[From the Conn. Gazette, Aug. 24th.] The following is handed us as a list of the volunteers (tho’ presumed not entirely perfect,) of those who so bravely stood the brunt of the attack of Stonington Point:– Of “Stonington”:– Capt. George Fellows, Gurdon Trumbull, Capt. Wm. Potter, Alexexander G. Smith, Dr. William Lord, Amos Denison jun., …

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New London County Connecticut Cemeteries

Below is a complete listing of all available online New London County Connecticut cemeteries, with links to multiple cemetery transcriptions, gravestone photos, tombstone photos, official records, etc. Most of these cemetery listings are complete indices at the time of transcription, however, in some cases we list the listing when it is only a partial listing. …

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The Battle Of Stonington, By Philip Freneau

BY PHILIP FRENEAU. “In an attack upon the town and a small fort of two guns, by the “RAMILLIES”, seventy-four gun ship, commanded by Sir Thomas Hardy; the “PACTOLUS”, 38 gun ship; “DESPATCH” brig, and a razee, or bomb ship,–August, 1814.” Four gallant ships from England came Freighted deep with fire and flame, And other …

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Letter From Capt. Amos Palmer To The Secretary Of War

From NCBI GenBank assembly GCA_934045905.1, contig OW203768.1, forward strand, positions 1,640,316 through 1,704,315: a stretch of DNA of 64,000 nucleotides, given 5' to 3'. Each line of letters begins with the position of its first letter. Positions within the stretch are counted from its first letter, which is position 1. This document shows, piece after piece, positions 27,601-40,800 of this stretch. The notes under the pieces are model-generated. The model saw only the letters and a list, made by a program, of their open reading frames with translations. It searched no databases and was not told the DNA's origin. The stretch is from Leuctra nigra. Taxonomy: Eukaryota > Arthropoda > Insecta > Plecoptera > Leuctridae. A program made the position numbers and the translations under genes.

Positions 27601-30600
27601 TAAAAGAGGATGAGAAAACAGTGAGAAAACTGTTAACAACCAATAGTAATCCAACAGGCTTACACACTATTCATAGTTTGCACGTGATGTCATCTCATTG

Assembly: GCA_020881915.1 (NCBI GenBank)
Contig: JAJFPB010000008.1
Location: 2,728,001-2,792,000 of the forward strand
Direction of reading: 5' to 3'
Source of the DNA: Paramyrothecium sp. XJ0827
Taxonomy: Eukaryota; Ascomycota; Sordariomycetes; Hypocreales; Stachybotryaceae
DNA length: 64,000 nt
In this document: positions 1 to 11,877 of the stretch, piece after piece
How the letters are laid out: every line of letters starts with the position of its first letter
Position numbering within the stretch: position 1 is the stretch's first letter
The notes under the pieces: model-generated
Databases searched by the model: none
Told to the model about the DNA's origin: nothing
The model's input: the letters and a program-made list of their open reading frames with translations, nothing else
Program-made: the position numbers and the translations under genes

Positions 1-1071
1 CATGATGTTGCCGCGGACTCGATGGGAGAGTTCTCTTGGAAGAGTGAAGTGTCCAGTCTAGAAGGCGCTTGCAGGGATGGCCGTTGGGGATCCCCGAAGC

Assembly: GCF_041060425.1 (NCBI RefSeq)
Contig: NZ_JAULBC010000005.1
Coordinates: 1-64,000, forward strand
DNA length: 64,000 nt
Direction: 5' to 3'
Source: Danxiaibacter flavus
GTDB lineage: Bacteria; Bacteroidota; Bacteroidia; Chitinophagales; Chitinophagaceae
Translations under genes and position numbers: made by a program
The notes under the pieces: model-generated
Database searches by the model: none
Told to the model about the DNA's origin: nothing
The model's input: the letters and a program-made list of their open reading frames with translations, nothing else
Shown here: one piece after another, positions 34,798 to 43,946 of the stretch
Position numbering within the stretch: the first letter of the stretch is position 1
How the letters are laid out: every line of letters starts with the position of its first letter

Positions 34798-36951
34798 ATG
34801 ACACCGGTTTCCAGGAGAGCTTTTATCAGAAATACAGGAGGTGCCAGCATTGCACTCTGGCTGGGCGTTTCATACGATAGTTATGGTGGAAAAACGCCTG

[From Niles’s Weekly Register, Oct. 21, 1815.] DEFENCE OF STONINGTON. The defense of Stonington by a handful of brave citizens was more like an effusion of feeling, warm from the heart, than a concerted military movement. The result of it, we all know, and it afforded sincere delight to every patriot. But the particulars we …

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Cushman Family of Norwich Vermont

The Cushman family in New England dates from the year 1621, the first after the landing of the Pilgrims from the Mayflower, when Robert Cushman, who was a prominent leader and organizer of the Plymouth Colony, brought from England the earliest recruits and supplies to the wasted and famishing settlement. A century and a half …

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Martha Collins Todd Hill

HILL, Martha Collins Todd7, (John6, Timothy5, Timothy4, Jonathan3, John2, Christopher1) born April 1, 1831, marricd March 11, 1857, Rev. Charles Jenkins Hill, who graduated from Williams College, and Andover Theological Seminary. He was a congregational clergyman and held pastorates at Nashua, N. H., Whiteall and Gloversville, N. Y., Ansonia, Middletown and Stonington, Conn. Children: I. …

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Biographical Sketch of Thomas Henry Geer

Geer, Thomas Henry; general insurance; born, Ledyard, Conn., Sept. 3, 1840; son of Nathaniela Bellows and Julia Davis Geer; educated, common schools, Ledyard, Conn.; 1854, Irving Institute, Tarrytown, N. Y.; 1857, State Normal School, Westfield, Mass.; graduate, 1861-1862, Norwich Academy, Norwich, Conn.; married, Poquetanuck, Conn., June 30, 1868, Fanny Halsey Brewster; one daughter, Mary Brewster …